A: The best case scenario would be to eliminate malaria from the region entirely. That would be extremely complicated but it could be possible. The first step to controlling the spread of resistance is to improve surveillance. We need good reporting systems in place because we need to know where the resistant malaria parasites are located in order to treat and eliminate the drug-resistant strains from those patients. That is the only way to stop the resistant strain spreading: to eliminate the resistant parasites as rapidly as possible by curing the patient quickly, thereby reducing the chances of those parasites being transmitted via mosquitoes to other people.

Q: So what is happening now?

A: The Bill & Melinda Gates Foundation funded the Containment Project, the first major initiative to contain artemisinin resistance in Southeast Asia. This project brought together regional governments and partners, including Malaria Consortium, to develop and implement a multi-pronged strategy to contain the resistance. Now, with support from the Global Fund and AusAid, partners in the region are trying to move beyond containing malaria and resistance, to eliminating malaria from the region altogether.

Interview with Wambete Peter, village health worker – audio

Approx reading time: 1 min

In Mbale district, eastern Uganda, Malaria Consortium is working with the District Health Team with funding from Comic Relief on a project that aims to help reduce child deaths from malaria and other severe childhood illnesses. Malaria is the most common cause of death in Mbale for children and adults, accounting for over 20,000 hospital admissions a year and over 30 percent of all admissions in the district.

As part of the project, volunteer village health team members (VHTs) are being trained to sensitise community members on general health issues, identify disease cases in the community and refer community members to health facilities for appropriate care. One of the project’s key objectives is to develop a strong and effective referral system between communities and the different health facility levels, to ensure timely and appropriate treatment, resulting in more lives saved.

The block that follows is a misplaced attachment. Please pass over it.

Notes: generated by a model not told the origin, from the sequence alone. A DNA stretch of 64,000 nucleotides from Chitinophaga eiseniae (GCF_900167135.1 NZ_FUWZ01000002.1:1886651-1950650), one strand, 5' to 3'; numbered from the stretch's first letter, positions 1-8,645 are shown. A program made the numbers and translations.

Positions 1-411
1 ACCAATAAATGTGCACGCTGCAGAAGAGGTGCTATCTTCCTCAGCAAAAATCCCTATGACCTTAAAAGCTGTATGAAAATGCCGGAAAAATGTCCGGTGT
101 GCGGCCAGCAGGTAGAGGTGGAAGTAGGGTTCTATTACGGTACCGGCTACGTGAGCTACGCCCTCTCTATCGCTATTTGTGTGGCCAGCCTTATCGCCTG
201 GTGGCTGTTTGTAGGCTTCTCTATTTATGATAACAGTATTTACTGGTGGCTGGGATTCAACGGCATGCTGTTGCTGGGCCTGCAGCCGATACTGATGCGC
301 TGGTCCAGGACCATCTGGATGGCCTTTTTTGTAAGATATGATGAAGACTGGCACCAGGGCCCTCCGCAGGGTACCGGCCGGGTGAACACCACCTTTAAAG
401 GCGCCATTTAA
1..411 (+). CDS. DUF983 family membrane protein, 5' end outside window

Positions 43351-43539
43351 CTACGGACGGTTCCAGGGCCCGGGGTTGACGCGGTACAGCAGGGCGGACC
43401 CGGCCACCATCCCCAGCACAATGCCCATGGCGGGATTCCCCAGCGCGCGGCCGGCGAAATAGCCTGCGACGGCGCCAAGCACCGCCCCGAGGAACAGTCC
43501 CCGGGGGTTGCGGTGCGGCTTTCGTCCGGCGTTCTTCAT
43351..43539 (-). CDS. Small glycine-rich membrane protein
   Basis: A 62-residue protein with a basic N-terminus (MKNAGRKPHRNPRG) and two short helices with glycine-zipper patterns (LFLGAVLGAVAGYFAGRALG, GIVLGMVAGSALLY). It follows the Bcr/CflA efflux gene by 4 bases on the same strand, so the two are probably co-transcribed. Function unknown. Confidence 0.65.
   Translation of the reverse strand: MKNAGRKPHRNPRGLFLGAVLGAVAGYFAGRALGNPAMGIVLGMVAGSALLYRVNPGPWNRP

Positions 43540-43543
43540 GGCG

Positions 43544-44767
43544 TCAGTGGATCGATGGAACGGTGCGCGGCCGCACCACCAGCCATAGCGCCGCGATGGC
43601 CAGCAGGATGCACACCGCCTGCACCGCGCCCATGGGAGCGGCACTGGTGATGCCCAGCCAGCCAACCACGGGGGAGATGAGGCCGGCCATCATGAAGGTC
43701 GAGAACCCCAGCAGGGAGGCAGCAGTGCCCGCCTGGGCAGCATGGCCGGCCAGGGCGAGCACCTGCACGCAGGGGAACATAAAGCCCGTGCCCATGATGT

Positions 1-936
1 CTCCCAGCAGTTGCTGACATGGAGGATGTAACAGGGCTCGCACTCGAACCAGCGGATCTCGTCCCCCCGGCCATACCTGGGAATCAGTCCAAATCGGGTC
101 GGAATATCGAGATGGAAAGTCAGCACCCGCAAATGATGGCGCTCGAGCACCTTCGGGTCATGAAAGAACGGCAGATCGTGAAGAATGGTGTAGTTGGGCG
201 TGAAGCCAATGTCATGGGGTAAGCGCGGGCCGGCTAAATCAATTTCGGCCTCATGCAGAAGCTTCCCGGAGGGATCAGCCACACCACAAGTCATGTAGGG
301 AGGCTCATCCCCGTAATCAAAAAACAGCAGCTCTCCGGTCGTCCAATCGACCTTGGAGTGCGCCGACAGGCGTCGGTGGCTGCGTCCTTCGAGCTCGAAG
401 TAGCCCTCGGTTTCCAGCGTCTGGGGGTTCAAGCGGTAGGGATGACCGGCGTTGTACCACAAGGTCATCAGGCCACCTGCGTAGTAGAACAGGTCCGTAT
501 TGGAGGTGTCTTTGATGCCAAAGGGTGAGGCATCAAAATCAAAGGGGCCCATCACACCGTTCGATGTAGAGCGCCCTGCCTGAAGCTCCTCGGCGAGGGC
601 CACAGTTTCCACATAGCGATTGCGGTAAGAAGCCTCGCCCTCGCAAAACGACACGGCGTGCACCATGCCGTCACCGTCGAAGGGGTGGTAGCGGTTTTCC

Having lost a child to malaria in 2010, Wambete Peter from Muanda Village, Lugale Parish, Mbale region discusses how he feels about being selected as a VHT. Describing the selection process, he also discusses the impact of malaria in his community.

Interviewed by Mike Ndiema, Malaria Consortium’s Communications Officer in Uganda

A very simple guide to the MDGs, global health and what comes next

Approx reading time: 4 mins

It is not clear how the post-2015 goals will be framed, but health will undoubtedly play a crucial role

The Millennium Development Goals (MDGs) will expire in 2015. As we approach the deadline, it is clear that the next development framework needs to be in place to take over. Discussions at the highest level have begun. British prime minister David Cameron is an important player of the process being led by the United Nations. Development agencies and civil society groups are already jostling for position and trying to ensure what they think what should come next is included and the issue of global health is proving to be a particularly fraught one.

With this as the context, it is expected that global news coverage of the future of the global development agenda will increase as the deadline gets closer and decisions are made. This article therefore aims to provide the basics that everyone should know if they want to understand what is at stake.

What are the Millennium Development Goals?

In 2000, world leaders came together at United Nations Headquarters in New York to develop a blueprint agreed by all the world’s countries and all the world’s leading development institutions. This blueprint committed their nations to a new global partnership to reduce extreme poverty and set out a series of eight time-bound targets, otherwise known as the MDGs.

By 2015, the eight MDGs aim to:

MDG 1: eradicate extreme poverty and hunger

MDG 2: achieve universal primary education

MDG 3: promote gender equality and empower women